Plaintiff does not argue that Robert's impairments met the criteria for a listed impairment. Hence, the Court will focus on the finding that Robert's impairments were not functionally equivalent to the listings for diabetes and/or attention deficit hyperactivity disorder (ADHD). To determine whether impairments are functionally equivalent to a listed impairment, ALJs evaluate six categories or "domains" of functioning. Robert was disabled if he had "marked" limitations in two domains or an "extreme" limitation in one domain. 20 C.F.R. § 416.926a(d). A marked limitation is one which seriously interferes with the child's ability to independently initiate, sustain, or complete activities. 20 C.F.R. § 416.926a(e)(2)(I).

I. Background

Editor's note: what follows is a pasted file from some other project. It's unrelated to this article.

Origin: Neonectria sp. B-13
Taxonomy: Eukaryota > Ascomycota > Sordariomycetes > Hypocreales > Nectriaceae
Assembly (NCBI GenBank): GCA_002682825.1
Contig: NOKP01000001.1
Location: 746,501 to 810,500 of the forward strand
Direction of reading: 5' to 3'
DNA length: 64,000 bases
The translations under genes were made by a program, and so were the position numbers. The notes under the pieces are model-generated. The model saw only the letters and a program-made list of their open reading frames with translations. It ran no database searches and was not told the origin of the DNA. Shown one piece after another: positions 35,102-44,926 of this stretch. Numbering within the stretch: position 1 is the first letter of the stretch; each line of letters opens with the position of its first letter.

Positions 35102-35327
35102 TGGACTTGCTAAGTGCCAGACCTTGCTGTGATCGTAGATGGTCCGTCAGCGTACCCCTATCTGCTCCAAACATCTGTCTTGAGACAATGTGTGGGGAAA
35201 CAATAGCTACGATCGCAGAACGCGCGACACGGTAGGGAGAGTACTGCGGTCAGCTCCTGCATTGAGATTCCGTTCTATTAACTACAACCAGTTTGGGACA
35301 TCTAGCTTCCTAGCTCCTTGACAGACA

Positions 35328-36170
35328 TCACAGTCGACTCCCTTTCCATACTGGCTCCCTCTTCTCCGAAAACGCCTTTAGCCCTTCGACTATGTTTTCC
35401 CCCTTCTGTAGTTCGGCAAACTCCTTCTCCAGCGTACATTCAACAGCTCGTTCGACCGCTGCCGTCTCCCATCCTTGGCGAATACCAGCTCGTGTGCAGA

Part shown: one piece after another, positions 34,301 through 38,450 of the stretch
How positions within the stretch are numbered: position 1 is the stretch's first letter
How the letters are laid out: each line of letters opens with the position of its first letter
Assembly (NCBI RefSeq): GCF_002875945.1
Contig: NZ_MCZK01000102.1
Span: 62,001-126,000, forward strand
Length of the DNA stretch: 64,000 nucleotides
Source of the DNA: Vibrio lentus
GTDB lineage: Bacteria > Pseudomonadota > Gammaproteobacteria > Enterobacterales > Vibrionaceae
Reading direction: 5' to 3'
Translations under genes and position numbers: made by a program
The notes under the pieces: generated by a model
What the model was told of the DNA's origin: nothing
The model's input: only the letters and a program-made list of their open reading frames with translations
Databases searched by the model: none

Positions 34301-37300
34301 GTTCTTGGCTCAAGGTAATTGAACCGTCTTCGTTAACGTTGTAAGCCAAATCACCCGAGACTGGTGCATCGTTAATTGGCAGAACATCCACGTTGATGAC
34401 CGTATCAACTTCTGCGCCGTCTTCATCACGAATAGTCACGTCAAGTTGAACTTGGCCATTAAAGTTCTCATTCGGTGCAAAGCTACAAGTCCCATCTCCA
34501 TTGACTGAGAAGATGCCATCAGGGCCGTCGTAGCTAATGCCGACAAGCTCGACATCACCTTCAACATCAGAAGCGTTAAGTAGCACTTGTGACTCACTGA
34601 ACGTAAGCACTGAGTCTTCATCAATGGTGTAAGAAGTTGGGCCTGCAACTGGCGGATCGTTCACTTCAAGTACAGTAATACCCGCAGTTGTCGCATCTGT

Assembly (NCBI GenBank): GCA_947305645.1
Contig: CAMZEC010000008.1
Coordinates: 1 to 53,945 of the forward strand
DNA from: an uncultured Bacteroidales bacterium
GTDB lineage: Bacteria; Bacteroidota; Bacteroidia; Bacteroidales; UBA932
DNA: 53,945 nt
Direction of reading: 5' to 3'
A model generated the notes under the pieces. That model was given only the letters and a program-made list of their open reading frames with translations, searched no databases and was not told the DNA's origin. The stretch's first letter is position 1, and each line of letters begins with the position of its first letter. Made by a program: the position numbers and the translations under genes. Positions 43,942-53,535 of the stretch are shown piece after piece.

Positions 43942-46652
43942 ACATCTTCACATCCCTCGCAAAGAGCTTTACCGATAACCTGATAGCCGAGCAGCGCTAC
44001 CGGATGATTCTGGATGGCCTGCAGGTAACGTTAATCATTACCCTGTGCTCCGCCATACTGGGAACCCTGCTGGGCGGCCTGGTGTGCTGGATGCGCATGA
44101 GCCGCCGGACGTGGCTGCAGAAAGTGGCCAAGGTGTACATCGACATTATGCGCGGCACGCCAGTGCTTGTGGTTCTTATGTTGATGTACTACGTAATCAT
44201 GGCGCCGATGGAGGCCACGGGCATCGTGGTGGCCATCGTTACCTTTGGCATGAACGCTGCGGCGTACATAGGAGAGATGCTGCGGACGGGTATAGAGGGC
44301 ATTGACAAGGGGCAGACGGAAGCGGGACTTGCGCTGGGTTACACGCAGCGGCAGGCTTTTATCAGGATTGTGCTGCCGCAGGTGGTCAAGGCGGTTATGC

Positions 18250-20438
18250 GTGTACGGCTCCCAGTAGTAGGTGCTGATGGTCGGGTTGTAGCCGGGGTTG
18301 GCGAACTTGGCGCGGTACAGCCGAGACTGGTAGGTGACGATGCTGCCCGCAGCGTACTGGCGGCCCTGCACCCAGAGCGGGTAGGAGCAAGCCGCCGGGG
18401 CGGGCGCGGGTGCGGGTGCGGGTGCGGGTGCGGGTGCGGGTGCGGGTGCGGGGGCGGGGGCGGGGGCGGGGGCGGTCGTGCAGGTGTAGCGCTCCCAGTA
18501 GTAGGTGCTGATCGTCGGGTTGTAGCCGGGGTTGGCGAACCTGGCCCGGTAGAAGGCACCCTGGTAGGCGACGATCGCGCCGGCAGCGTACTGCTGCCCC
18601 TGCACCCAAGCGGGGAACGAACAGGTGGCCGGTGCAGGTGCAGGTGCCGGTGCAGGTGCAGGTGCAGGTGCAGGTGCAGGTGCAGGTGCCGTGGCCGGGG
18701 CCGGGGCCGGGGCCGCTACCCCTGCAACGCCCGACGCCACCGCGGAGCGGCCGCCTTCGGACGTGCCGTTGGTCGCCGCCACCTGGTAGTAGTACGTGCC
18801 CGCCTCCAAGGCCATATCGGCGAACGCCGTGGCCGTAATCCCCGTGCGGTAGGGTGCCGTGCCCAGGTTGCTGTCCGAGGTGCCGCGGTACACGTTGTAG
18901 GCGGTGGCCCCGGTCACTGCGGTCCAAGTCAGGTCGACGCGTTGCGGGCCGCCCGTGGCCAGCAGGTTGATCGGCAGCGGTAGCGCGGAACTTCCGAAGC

Robert was born on December 31, 1991. His mother reported that he was very argumentative and aggressive and easily grew angry and upset and lost control over his temper. He did not listen to or show respect for others, did not respect or follow rules, and felt that others were "out to get" him. He could not keep still and talked a great deal, often interrupting others. He became angry and screamed in an effort to persuade others to listen to him. He believed his way was always "right" and any other way was always "wrong." When he received reminders and explicit instruction, he could care for his own personal hygiene. He was able to study and finish homework but required extra time to complete his lessons. He was able to take medication when it was measured for him and offered at the appropriate time. He could not wash clothing and put it away, cook a meal, use public transportation by himself, accept criticism, avoid trouble, obey rules, avoid accidents, or ask for help when needed. He resisted assigned household chores. He did not keep busy on his own, grew impatient, and failed to finish what he started. He became bored or angry and ruined projects when the work did not suit him. He could write but grew angry when he made an error. He could not explain simple or complex ideas or understand or explain his own behavior. He could not prepare written forms, answer a telephone, or take and deliver written messages. He had a limited ability to count money but could not shop independently. He could read and tell stories but had a limited ability to report what he had read. He could express his own ideas and opinions and speak in a manner that was easily understood. Robert had friends in his own age group but did not make friends easily. He started fights, failed to see any point of view other than his own, and blamed his friends when things did not go his way.